Despite her progress, Manise still struggles. Her baby has been developing slowly. It is early still, but he seems to be falling behind. He’s 18 months old, and he cannot yet support the weight of his head with his neck. We plan to help her access the services the boy might need in the next weeks. If we don’t, she is likely to burn through the wealth she has accumulated doing what she can for the boy.
Suzette lives in Lanbè, a neighborhood in eastern Dezam. Before she joined the program, she and her children were living with her mother. The arrangement led to conflict. Rather than live with constant arguments, Suzette chose to move out. She and her partner, Davilmar, could afford very little. Just a rented room that was soaked through with every rain, but it gave her some distance from her family.
She had no source of income herself when she joined the program. Davilmar was responsible for everything. He talked to a cousin of his who sold lottery numbers. Such people earn a small percentage on every ticket they sell. People are not inclined to do it if they can find something else. It is very little money. But Davimar needed money, and his cousin could see that. So they agreed that Davilmar would take over. “He works hard, and will do whatever he can,” Suzette says. Davilmar’s income meant that they had at least something to eat most of the time. They could not afford, however, to send the kids to school.
When she was invited to join CLM, Suzette figured that she and Davilmar had to talk. “When you are with someone, you shouldn’t make big decisions by yourself.” The couple was afraid to join the program. “People in the neighborhood were making up all kinds of lies about it. They said it was the devil’s work. We talked and talked, but we finally decided that we didn’t really have a choice. We needed the help.”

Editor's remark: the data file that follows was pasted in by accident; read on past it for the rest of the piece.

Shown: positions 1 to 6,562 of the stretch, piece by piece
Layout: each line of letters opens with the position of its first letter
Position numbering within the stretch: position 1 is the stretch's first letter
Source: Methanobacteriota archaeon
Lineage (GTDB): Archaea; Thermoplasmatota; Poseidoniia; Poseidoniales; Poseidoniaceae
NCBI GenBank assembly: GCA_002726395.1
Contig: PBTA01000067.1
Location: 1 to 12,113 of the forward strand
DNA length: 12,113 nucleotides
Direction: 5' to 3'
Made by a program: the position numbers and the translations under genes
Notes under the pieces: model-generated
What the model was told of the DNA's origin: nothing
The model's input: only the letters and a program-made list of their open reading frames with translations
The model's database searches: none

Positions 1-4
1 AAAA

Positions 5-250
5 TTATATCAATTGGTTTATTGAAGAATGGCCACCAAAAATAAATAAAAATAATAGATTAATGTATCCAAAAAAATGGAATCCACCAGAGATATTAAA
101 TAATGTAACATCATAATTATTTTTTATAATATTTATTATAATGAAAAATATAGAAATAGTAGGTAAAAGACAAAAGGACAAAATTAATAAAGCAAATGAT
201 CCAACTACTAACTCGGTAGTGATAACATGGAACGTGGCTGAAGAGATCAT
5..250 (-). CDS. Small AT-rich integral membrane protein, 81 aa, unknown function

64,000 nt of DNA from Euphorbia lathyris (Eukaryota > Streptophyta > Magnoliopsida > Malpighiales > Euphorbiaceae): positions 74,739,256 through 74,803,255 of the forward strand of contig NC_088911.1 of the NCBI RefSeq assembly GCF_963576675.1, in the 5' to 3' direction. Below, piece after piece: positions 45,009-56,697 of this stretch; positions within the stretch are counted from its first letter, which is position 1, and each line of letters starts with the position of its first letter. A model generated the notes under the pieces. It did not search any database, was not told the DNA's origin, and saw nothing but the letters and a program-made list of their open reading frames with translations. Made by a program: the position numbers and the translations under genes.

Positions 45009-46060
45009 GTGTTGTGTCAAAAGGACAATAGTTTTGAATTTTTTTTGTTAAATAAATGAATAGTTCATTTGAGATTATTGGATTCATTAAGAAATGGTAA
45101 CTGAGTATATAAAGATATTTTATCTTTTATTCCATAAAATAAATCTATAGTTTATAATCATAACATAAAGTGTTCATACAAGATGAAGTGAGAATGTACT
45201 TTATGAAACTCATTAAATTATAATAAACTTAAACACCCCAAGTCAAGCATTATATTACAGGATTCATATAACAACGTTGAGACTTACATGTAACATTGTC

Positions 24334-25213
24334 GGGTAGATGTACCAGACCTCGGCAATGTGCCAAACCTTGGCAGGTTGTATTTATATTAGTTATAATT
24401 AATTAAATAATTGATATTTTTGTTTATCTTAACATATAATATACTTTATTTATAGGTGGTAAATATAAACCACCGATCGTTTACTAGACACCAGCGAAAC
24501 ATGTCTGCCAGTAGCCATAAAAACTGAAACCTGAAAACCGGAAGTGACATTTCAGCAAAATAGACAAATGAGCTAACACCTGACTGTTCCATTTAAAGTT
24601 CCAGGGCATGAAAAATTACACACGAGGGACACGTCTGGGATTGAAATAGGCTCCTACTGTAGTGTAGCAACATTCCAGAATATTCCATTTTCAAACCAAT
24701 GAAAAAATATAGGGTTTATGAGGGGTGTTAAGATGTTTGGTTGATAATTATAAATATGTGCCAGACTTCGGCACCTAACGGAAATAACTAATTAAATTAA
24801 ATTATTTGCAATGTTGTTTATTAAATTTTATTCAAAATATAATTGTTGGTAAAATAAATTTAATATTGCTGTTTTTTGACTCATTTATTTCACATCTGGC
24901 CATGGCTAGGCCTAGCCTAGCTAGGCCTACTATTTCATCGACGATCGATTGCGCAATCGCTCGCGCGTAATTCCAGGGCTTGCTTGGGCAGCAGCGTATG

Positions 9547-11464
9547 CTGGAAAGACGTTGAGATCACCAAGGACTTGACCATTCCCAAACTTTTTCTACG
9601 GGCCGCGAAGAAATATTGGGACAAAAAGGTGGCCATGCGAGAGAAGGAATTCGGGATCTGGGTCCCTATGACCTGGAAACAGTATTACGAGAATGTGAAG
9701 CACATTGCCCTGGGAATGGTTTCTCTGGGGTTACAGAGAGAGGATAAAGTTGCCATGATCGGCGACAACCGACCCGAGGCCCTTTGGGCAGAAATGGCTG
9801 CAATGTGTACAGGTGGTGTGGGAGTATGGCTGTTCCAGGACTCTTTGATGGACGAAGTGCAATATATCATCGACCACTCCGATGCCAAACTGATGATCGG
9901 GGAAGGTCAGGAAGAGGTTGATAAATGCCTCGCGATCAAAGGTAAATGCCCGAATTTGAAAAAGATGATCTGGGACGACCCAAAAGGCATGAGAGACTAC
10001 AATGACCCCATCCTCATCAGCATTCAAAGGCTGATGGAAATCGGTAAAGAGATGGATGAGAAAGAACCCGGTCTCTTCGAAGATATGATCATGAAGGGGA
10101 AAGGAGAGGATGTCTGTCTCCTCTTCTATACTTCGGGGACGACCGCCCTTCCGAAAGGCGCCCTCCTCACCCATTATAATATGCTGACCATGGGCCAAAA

Suzette asked the CLM team to give her goats to get her started, and she received three. She cared for them, and the three turned into seven, but she sold a small male to buy school uniforms for her kids. She’s added other livestock. She owns turkeys and chickens, and a large and growing pig.
She started saving money in her VSLA. She and Davilmar really pressure themselves to save 250 gourds every week. Suzette used a 7,500-gourd loan from the VSLA to start a business. She would buy beans in the local market, and bring them for sale to other markets just down the road. When bean prices rose too high, she switched from beans to eggs. She now buys six cases of eggs each week at one market and sells them at two others. She can make enough to keep her family fed and continue saving. “I want to make my business bigger. I didn’t want to sell a goat to pay for school, but I had no choice. You can’t not send your kids. Next year, I want my business to be able to pay.”
Emanie lives just outside of downtown Savanèt with her husband and their three kids. The family has lived mostly from farming. They plant a small slope behind their house and rent another plot nearby.
Emanie’s husband also sometimes earns money as a mason’s assistant. He doesn’t have the skills to get a job as a mason himself, but he can carry mix cement with a shovel, or carry the mortar, rocks, or blocks that need to be lugged around. But it’s hard to get work. “Each mason has his own crew, so you can ask around all the time and still go five or six months without work.”
They managed what little they had well enough to send all three children to school this year, but they were only able to pay tuition for two of them. That means they haven’t been able to ask for their youngest child’s report card yet, and they won’t be able to register her for school in the fall without the report card in hand.
She is excited about the opportunity that CLM is offering her. She’s asked the program to provide her goats and a pig as income-generating assets. She says that raising livestock can help her. “When your animals have young, you can sell them to send your children to school..”